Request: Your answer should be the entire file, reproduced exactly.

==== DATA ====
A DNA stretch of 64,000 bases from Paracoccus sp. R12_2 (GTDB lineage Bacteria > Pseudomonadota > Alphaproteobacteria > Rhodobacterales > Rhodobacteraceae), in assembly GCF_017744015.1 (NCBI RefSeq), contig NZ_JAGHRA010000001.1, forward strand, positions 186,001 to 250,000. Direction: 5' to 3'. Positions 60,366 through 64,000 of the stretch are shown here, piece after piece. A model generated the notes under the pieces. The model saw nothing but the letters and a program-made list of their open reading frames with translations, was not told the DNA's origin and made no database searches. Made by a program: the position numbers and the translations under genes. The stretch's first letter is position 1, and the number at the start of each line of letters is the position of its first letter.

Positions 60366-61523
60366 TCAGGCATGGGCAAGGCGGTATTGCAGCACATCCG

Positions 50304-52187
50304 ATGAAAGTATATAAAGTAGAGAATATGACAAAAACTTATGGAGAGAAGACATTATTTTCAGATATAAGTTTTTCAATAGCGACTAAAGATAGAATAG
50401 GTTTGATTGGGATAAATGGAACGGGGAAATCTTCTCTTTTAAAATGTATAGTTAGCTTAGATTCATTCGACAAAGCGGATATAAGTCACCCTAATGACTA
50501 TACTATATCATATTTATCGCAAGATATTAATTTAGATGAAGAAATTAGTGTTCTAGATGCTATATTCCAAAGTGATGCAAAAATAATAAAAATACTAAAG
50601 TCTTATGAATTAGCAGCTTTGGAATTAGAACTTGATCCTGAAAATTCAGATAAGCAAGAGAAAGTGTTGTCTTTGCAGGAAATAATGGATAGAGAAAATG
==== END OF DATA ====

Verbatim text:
A DNA stretch of 64,000 bases from Paracoccus sp. R12_2 (GTDB lineage Bacteria > Pseudomonadota > Alphaproteobacteria > Rhodobacterales > Rhodobacteraceae), in assembly GCF_017744015.1 (NCBI RefSeq), contig NZ_JAGHRA010000001.1, forward strand, positions 186,001 to 250,000. Direction: 5' to 3'. Positions 60,366 through 64,000 of the stretch are shown here, piece after piece. A model generated the notes under the pieces. The model saw nothing but the letters and a program-made list of their open reading frames with translations, was not told the DNA's origin and made no database searches. Made by a program: the position numbers and the translations under genes. The stretch's first letter is position 1, and the number at the start of each line of letters is the position of its first letter.

Positions 60366-61523
60366 TCAGGCATGGGCAAGGCGGTATTGCAGCACATCCG

Positions 50304-52187
50304 ATGAAAGTATATAAAGTAGAGAATATGACAAAAACTTATGGAGAGAAGACATTATTTTCAGATATAAGTTTTTCAATAGCGACTAAAGATAGAATAG
50401 GTTTGATTGGGATAAATGGAACGGGGAAATCTTCTCTTTTAAAATGTATAGTTAGCTTAGATTCATTCGACAAAGCGGATATAAGTCACCCTAATGACTA
50501 TACTATATCATATTTATCGCAAGATATTAATTTAGATGAAGAAATTAGTGTTCTAGATGCTATATTCCAAAGTGATGCAAAAATAATAAAAATACTAAAG
50601 TCTTATGAATTAGCAGCTTTGGAATTAGAACTTGATCCTGAAAATTCAGATAAGCAAGAGAAAGTGTTGTCTTTGCAGGAAATAATGGATAGAGAAAATG